Catholic bishops in Northern Ireland are supporting proposals that would institute a government ban on religious leaders performing same-gender marriages if their faith group does not permit them. Additionally, the proposals would implement wide religious exemptions to discriminate against LGBTQ people.
The bishops have resisted marriage equality for years, and they said that the United Kingdom’s Parliament had “hijacked” the law which legalized same-gender marriages. The bishops’ latest comments were made during a ‘consultation,’ or public comment period, on a bill relating to religious marriages. Crux reported the bishops supported three provisions in the law:
– officiants will only be able to solemnize same-sex religious marriage if the governing authority of the religious body they belong to has given its written consent to same-sex marriage.
– the legislation will make clear that religious bodies (and individual officiants) cannot be compelled by any means, including by the enforcement of a contract or a statutory or other legal requirement, to perform same-sex marriages or otherwise be involved in same-sex marriages.
– there will be equality law protections so that religious bodies and individual officiants do not unlawfully discriminate if they refuse to solemnize marriages because of the sex or sexual orientation of the couple.”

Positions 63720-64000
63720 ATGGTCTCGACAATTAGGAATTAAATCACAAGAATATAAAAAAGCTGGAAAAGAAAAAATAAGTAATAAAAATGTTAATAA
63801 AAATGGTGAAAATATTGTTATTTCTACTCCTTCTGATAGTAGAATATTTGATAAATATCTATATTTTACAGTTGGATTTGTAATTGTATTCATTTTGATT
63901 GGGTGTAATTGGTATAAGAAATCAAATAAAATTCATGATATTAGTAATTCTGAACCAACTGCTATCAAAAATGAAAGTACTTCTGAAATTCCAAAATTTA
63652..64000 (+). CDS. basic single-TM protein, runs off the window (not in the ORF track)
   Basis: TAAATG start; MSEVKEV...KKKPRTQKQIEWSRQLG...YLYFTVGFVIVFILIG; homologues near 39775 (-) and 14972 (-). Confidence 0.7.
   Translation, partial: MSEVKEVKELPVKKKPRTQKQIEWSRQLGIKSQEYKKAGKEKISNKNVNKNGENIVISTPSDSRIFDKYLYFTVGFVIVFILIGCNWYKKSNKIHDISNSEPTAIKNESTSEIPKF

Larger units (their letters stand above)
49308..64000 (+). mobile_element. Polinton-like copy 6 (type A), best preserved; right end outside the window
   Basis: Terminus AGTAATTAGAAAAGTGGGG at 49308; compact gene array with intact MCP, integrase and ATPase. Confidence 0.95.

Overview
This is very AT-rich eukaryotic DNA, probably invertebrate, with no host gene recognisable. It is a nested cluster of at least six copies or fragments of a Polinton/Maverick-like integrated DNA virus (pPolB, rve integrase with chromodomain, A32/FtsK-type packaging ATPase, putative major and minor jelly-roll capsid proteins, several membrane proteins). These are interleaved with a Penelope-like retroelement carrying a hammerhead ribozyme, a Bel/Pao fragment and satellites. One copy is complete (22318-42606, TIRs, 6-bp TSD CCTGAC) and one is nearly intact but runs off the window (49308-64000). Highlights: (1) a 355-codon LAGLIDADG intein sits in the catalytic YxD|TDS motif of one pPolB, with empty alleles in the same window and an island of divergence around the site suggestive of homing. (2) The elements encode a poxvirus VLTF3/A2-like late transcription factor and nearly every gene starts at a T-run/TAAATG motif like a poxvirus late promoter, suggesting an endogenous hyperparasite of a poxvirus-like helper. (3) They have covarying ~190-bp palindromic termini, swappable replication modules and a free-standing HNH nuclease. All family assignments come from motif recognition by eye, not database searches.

“The bishops also supported sections of the law that said discussion or criticism of same-sex marriage will not of itself be a legal offence and ‘that people remain free to express views, including critical views, about same-sex “marriage”, so long as this is not done in a threatening, abusive or insulting way and is not intended to stir up hatred or arouse fear.'”
Bishops often seek religious exemptions when marriage equality becomes law in their region, usually just to prevent the church from being legally required to perform same-gender religious ceremonies. The merits of such exemptions are debatable, but could be reasonable if properly constructed. Legislators should reject the bishops’ proposal because it would also allow civil officiants to discriminate, based on their religious beliefs, against lesbian and gay couples.
The prelates of Northern Ireland have gone further, however, indeed to an extreme, in asking civil authorities to enforce the church’s teachings. If their suggestions become law, a Catholic priest who chooses to perform a same-gender ceremony, perhaps in a private capacity, could not legally solemnize the marriage. If a priest were to do so, it is within the church’s authority to discipline him according to canon law, even if doing so contradicts wider tenets of justice. But the state should have no role in policing the priest’s actions if they are not criminal or civil violations. A priest, imam, or rabbi should have as much right to perform a marriage ceremony as any other citizen, regardless of whether there are religious aspects included or not. Foremost, couples should be able to celebrate their weddings freely. Northern Ireland’s bishops have overreached, and legislators should be cautious adopting any proposals that border on theocracy.
—Robert Shine, New Ways Ministry, March 19, 2020